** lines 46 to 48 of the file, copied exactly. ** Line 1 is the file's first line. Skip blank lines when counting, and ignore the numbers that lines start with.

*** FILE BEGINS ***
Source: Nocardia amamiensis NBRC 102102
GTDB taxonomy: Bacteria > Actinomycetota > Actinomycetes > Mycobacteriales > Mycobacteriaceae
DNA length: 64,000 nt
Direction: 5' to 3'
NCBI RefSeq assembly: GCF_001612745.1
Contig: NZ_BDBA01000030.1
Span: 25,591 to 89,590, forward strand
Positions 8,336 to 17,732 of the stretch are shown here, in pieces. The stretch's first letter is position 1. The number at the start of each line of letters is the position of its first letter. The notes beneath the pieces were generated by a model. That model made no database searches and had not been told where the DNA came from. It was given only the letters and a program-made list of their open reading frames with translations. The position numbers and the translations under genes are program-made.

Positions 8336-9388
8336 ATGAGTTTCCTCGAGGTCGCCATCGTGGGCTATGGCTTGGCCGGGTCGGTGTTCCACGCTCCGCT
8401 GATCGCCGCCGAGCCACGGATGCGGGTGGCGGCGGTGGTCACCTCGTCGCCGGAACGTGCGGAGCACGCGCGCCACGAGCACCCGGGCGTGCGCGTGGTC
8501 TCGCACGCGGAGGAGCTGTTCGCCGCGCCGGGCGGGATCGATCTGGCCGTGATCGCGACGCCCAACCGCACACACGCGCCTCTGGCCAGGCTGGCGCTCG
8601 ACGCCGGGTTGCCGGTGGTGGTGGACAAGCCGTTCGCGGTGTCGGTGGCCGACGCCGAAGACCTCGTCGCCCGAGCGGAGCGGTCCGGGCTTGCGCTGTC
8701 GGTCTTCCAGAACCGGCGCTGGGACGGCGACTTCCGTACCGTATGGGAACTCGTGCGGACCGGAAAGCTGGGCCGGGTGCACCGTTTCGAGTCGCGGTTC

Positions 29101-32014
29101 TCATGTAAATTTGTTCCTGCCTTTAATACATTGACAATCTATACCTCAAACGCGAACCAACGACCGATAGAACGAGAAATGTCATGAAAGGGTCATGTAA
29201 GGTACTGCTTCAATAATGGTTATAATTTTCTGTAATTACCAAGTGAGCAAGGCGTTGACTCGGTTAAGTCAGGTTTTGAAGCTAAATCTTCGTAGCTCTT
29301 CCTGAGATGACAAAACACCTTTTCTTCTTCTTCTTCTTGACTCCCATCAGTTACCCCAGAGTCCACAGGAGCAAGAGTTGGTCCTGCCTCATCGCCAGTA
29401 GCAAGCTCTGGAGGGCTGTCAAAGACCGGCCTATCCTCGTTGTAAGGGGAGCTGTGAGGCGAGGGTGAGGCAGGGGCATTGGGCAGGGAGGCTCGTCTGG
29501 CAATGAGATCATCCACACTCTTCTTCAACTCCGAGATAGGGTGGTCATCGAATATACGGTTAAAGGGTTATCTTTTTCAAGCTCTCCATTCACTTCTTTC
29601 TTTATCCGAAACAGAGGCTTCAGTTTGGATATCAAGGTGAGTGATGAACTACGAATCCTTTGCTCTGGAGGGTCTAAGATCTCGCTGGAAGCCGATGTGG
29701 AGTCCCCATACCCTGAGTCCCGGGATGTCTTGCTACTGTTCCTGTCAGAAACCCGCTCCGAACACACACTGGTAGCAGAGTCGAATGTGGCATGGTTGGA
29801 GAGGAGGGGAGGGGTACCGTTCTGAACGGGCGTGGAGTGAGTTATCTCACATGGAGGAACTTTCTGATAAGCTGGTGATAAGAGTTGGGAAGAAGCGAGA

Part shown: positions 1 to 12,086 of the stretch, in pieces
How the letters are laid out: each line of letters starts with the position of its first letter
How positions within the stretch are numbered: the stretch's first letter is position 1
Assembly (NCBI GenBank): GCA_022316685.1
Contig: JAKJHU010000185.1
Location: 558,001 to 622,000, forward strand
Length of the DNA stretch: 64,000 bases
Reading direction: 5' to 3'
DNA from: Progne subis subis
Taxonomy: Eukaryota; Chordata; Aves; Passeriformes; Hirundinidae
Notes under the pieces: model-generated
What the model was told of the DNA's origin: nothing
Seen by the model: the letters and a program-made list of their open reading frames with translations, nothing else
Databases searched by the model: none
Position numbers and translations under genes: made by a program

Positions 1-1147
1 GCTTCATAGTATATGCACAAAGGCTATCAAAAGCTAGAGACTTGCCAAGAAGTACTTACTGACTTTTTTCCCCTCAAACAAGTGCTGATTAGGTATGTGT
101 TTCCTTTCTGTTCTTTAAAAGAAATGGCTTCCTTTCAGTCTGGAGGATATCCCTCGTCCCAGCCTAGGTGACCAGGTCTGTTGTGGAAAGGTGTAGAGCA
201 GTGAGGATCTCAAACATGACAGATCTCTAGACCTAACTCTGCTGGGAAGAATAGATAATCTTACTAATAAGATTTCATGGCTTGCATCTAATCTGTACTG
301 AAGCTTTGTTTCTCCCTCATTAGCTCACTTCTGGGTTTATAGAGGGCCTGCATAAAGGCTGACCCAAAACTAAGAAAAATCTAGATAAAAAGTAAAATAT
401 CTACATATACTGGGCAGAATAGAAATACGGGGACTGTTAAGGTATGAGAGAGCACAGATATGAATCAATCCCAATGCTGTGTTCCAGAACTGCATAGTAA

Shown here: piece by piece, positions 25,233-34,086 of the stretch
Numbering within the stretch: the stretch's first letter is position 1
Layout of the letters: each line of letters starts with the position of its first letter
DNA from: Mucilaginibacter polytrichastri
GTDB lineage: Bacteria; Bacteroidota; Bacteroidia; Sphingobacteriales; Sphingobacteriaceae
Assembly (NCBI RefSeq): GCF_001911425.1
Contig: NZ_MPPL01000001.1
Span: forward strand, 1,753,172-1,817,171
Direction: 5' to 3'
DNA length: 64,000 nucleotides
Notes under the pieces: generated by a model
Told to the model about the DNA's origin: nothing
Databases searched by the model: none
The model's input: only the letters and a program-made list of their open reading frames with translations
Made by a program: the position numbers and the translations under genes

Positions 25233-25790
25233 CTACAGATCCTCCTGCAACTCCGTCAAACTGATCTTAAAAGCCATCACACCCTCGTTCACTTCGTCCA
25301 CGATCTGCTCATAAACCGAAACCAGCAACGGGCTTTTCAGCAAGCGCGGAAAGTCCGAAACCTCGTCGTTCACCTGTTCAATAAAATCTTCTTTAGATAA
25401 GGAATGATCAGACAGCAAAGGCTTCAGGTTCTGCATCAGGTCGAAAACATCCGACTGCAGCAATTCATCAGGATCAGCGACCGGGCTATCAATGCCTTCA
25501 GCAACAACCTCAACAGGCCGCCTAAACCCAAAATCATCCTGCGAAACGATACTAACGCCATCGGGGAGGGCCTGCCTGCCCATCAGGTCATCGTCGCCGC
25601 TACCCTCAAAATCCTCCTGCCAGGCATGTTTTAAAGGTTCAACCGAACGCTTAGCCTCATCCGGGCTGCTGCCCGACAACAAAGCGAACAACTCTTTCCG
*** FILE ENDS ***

Numbering within the stretch: the stretch's first letter is position 1
Layout of the letters: each line of letters starts with the position of its first letter
DNA from: Mucilaginibacter polytrichastri